Government to restrain meatpackers from testing for mad cow disease
The Agriculture Department tests fewer than 1 percent of slaughtered cows for the disease, which can be fatal to humans who eat tainted beef. A beef producer in the western state of Kansas, Creekstone Farms Premium Beef, wants to test all of its cows.
Larger meat companies feared that move because, if Creekstone should test its meat and advertised it as safe, they might have to perform the expensive tests on their larger herds as well.
A federal judge ruled in March that such tests must be allowed. The ruling was scheduled to take effect June 1, but the Agriculture Department said Tuesday it would appeal, effectively delaying the testing until the court challenge has played out.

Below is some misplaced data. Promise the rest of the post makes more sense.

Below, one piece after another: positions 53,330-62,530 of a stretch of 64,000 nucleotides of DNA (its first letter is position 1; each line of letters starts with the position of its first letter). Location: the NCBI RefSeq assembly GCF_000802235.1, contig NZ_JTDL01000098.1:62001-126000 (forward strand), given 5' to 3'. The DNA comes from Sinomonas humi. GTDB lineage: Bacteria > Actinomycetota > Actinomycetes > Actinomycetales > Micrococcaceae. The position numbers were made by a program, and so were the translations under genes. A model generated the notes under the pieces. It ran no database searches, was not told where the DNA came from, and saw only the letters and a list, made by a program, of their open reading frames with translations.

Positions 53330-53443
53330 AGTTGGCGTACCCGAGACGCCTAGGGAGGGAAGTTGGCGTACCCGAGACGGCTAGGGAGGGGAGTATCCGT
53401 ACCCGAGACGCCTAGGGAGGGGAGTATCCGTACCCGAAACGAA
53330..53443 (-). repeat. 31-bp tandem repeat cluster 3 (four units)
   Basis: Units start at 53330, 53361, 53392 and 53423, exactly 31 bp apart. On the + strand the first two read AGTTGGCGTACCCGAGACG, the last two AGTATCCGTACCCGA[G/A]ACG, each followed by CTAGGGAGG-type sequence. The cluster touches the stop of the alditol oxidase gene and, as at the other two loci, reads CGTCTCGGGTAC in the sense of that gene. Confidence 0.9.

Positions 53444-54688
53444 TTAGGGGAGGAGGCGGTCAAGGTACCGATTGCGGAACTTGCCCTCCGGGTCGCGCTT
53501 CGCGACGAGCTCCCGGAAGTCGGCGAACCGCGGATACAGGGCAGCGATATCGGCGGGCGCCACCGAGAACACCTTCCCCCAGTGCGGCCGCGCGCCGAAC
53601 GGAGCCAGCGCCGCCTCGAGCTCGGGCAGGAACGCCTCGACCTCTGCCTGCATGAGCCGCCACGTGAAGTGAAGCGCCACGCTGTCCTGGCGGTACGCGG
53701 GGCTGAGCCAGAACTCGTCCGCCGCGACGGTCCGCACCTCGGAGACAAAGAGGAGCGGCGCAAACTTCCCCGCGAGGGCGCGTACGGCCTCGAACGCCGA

Mad cow disease, or bovine spongiform encephalopathy, is linked to more than 150 human deaths worldwide, mostly in Britain.
Three cases of mad cow disease have been found in the United States. The first, in December 2003 in Washington state, was in a cow that had been imported from Canada. The second, in 2005, was in a cow born in Texas. The third was confirmed last year in an Alabama cow.
The Agriculture Department argued that widespread testing could lead to a false positive that would harm the U.S. meat industry. U.S. District Judge James Robertson noted that Creekstone sought to use the same test the government relies on and said the government lacked the authority to restrict it.